Waiting for Nissan to fully unleash the 2023 Z? We’ve been doing that for quite a few years now (its 370Z predecessor reigned between 2008 and 2020), so now that we’ve seen the spiced-up specs at the 2022 Tokyo Auto Salon, we don’t mind the final stretch before the sportscar goes on sale in the US this Spring. Meanwhile, an example of the RWD toy has been allowed to stretch its legs at the said Japanese event, so we can get a taste of its driving dynamics.
Back on Friday, when the event kicked off, Nissan delivered a demo run of the 2023 Fairlady Z (they use the classic nameplate for vehicle’s home market) and, thankfully, this was more of a tire roast than a parade lap.
Behind the wheel, the automaker didn’t place a racing driver, asking Hiroshi Tamura to hoon the coupe instead. At 60, he holds the role of Chief Product Specialist for the current Godzilla (hence the Mr. GT-R nickname you might’ve seen) and the NISMO performance arm, as well as for the Z.
The Gun Metallic example seems to be fitted with the nine-speed automatic (this Nissan also allows one to #savethemanuals via a six-speed). And the mechanical limited-slip differential (standard regardless of the tranny choice) seems to be doing a brilliant job at harnessing the 400 hp and 350 lb-ft (475 Nm) of the 3.0-liter twin-turbo V6.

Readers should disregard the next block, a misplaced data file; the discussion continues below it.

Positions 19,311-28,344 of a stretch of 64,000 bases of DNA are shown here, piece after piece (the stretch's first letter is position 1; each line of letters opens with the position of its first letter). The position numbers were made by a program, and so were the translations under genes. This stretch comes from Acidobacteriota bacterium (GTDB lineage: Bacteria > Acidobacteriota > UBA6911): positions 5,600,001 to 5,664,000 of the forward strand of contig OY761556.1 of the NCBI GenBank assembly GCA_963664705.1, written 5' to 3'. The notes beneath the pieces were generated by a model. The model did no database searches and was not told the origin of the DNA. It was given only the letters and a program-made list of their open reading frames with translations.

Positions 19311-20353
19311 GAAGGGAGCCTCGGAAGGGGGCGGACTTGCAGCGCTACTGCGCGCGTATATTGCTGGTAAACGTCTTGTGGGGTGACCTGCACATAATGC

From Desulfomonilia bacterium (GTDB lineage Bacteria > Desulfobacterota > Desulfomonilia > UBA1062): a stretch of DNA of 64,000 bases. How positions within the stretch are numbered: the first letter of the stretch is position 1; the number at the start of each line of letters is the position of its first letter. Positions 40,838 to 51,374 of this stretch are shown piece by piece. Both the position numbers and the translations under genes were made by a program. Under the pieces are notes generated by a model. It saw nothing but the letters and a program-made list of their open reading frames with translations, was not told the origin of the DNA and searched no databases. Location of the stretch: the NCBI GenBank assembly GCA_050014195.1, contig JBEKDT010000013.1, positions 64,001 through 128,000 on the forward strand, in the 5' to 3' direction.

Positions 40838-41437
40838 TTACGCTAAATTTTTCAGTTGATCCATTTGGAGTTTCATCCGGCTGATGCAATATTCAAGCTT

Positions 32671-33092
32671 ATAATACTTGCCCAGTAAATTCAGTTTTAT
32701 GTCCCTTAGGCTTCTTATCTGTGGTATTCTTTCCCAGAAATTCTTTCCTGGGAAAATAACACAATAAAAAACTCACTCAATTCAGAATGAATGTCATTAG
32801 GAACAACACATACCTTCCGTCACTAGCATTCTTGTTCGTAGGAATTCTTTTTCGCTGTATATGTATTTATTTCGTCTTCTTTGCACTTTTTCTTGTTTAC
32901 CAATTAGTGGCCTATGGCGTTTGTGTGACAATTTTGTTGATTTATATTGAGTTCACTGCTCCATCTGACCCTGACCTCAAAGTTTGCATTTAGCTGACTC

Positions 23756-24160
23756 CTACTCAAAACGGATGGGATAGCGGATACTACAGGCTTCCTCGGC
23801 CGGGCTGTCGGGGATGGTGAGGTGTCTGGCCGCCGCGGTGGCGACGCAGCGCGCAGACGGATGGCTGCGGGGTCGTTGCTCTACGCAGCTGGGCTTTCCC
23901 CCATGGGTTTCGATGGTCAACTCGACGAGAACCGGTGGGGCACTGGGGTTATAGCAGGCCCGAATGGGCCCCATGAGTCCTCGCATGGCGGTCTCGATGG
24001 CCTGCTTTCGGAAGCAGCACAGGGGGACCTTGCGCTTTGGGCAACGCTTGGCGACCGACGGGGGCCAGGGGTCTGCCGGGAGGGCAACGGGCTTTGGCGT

Judging by the somewhat restrained slip angles delivered during the run, it would seem some of the electronic nannies are still on. Make no mistake, though, the 400Z, as we used to call the car before its release, will be a slayer of many tires once it fully reaches global markets (sorry, Europe, the strict emission targets and “moderate” sales means there’s no new Z for you).
However, at the 0:51 point of the YouTube vid below (lens tip to くるまのCHANNEL), Tamura-san seems to make use of the auto’s Launch Control feature, with the rear end squatting considerably as the vehicle gathers its strength to head for the horizon.
An important 2023 Z question that Nissan has yet to answer revolves around the US pricing of the sportscar. In Tokyo, the carmaker revealed that the range-topping Z Proto spec, which mimics the configuration of the show car, will set one back 6,966,300 Japanese Yen, which is $60,817 at the current exchange rate.
This probably means we can still hold on to the expectation that the base 2023 Nissan Z will land in America for around $40,000, which is the kind of money Toyota charges for the four-cylinder Supra (opting for the straight-six means adding another $10,000).